Lateralization of infant holding by mothers: a longitudinal evaluation of variations over the first 12 weeks

Todd, B. & Banerjee, R. (2016). Lateralization of infant holding by mothers: a longitudinal evaluation of variations over the first 12 weeks. Laterality: Asymmetries of Body, Brain and Cognition, 21(1), pp. 12-33. doi: 10.1080/1357650X.2015.1059434

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Abstract

The maternal preference to hold infants on the left rather than right side of the body was examined longitudinally, with attention to four explanations: maternal monitoring of infant state, maternal handedness, infant proximity to the mother’s heartbeat, and preferred infant head position. The side and site of holding were measured over the first twelve weeks of the lives of 24 infants. Information about group and individual consistency in holding side allowed novel evaluation of the theories. A strong bias to hold on the left dropped below significance when the infants were aged twelve weeks and was limited to specific holding positions. Findings were generally consistent with the monitoring hypothesis, and little support was found for the three alternative explanations.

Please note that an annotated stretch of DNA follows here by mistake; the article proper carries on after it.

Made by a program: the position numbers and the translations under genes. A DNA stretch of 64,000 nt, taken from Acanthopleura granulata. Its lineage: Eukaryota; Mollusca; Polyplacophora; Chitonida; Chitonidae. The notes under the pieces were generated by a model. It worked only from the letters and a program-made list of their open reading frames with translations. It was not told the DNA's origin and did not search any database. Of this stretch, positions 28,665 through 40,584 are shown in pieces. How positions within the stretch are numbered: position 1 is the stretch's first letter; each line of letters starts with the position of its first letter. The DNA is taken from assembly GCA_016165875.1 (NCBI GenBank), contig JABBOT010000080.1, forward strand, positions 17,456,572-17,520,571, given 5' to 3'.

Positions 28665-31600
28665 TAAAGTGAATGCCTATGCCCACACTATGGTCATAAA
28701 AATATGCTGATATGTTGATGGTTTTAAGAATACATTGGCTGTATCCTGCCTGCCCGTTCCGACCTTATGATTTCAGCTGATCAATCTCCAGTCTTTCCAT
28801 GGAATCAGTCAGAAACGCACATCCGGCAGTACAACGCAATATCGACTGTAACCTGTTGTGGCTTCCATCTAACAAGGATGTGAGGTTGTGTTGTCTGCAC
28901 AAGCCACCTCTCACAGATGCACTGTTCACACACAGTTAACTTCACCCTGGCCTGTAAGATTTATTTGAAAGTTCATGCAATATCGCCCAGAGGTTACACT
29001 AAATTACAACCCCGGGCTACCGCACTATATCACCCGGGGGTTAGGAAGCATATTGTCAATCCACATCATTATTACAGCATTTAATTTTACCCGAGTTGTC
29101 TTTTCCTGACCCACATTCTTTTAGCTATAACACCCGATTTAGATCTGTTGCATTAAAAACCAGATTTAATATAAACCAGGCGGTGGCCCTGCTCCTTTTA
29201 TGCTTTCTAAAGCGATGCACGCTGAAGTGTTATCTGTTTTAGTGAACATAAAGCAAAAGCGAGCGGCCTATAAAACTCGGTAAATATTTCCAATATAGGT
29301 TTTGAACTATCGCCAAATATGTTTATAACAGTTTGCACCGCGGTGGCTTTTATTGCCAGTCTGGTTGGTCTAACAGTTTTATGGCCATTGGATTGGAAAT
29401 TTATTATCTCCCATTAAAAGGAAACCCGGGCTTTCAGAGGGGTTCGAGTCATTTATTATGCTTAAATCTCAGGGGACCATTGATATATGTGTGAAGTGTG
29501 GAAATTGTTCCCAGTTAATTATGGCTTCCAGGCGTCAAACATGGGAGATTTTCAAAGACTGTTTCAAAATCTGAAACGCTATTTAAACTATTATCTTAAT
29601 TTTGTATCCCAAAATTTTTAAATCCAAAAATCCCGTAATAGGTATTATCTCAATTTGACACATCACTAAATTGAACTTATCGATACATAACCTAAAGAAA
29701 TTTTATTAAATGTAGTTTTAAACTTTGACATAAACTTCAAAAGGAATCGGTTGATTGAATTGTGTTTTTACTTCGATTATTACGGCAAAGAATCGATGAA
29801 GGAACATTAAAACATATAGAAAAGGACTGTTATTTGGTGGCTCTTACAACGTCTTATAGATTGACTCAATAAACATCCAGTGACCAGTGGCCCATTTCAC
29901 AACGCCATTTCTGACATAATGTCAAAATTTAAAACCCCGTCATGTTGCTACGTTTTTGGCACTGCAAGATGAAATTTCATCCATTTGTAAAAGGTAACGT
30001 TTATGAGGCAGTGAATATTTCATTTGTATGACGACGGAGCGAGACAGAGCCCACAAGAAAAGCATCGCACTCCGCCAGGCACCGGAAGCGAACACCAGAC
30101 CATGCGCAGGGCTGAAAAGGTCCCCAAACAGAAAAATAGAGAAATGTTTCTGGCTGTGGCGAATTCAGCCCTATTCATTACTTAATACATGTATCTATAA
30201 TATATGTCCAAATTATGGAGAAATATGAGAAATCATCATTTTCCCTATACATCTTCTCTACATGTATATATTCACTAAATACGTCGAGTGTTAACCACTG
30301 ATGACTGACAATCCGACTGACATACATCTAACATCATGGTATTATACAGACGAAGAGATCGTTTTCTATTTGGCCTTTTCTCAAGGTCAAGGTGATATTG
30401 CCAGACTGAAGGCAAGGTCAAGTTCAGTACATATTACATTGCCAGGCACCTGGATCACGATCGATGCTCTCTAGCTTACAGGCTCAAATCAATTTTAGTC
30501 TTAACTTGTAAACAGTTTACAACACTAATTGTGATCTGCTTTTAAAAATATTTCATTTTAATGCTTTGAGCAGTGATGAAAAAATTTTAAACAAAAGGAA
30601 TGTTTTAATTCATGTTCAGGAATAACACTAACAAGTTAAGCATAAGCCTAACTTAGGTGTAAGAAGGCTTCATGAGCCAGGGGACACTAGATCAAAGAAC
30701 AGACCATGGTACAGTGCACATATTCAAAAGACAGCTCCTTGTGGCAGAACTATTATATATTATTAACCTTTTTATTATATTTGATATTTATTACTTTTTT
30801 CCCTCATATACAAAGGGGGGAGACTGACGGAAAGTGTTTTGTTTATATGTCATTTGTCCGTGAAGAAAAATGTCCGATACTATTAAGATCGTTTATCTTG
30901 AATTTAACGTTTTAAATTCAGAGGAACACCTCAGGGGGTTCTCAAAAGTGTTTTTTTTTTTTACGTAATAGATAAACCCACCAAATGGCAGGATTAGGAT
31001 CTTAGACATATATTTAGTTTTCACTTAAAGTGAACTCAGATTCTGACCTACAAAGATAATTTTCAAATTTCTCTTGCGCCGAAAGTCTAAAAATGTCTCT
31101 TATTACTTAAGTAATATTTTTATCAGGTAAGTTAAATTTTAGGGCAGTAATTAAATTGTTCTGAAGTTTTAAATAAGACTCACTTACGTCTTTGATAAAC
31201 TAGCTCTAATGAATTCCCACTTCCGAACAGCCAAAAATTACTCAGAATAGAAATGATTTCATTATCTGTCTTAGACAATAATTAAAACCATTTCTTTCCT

Item Type: Article
Additional Information: This is an Accepted Manuscript of an article published by Taylor & Francis in Laterality on 28/08/2015, available online: http://wwww.tandfonline.com/10.1080/1357650X.2015.1059434
Uncontrolled Keywords: Infancy, cradling bias, infant holding, laterality, emotional processing
Subjects: B Philosophy. Psychology. Religion > BF Psychology
Divisions: School of Social Sciences > Department of Psychology
URI: http://openaccess.city.ac.uk/id/eprint/12780

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